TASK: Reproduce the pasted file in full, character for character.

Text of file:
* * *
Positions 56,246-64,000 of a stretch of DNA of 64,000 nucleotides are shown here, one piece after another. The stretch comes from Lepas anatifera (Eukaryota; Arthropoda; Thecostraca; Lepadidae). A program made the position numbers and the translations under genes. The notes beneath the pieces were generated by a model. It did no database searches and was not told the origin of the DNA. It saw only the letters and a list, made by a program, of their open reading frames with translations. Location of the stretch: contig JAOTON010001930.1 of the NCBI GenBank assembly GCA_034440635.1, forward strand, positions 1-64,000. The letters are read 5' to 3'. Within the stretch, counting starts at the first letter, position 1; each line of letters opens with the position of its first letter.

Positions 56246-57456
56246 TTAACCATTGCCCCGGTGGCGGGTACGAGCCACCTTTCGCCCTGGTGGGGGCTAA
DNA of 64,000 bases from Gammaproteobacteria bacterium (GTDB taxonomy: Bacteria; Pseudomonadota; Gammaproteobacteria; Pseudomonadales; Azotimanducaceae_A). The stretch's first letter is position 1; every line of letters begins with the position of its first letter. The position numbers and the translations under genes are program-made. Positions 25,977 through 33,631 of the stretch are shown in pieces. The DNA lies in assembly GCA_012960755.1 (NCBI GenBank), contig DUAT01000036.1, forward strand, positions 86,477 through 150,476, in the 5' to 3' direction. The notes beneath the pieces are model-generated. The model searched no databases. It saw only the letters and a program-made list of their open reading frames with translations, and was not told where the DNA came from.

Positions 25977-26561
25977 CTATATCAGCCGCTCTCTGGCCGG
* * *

Positions 56,246-64,000 of a stretch of DNA of 64,000 nucleotides are shown here, one piece after another. The stretch comes from Lepas anatifera (Eukaryota; Arthropoda; Thecostraca; Lepadidae). A program made the position numbers and the translations under genes. The notes beneath the pieces were generated by a model. It did no database searches and was not told the origin of the DNA. It saw only the letters and a list, made by a program, of their open reading frames with translations. Location of the stretch: contig JAOTON010001930.1 of the NCBI GenBank assembly GCA_034440635.1, forward strand, positions 1-64,000. The letters are read 5' to 3'. Within the stretch, counting starts at the first letter, position 1; each line of letters opens with the position of its first letter.

Positions 56246-57456
56246 TTAACCATTGCCCCGGTGGCGGGTACGAGCCACCTTTCGCCCTGGTGGGGGCTAA
DNA of 64,000 bases from Gammaproteobacteria bacterium (GTDB taxonomy: Bacteria; Pseudomonadota; Gammaproteobacteria; Pseudomonadales; Azotimanducaceae_A). The stretch's first letter is position 1; every line of letters begins with the position of its first letter. The position numbers and the translations under genes are program-made. Positions 25,977 through 33,631 of the stretch are shown in pieces. The DNA lies in assembly GCA_012960755.1 (NCBI GenBank), contig DUAT01000036.1, forward strand, positions 86,477 through 150,476, in the 5' to 3' direction. The notes beneath the pieces are model-generated. The model searched no databases. It saw only the letters and a program-made list of their open reading frames with translations, and was not told where the DNA came from.

Positions 25977-26561
25977 CTATATCAGCCGCTCTCTGGCCGG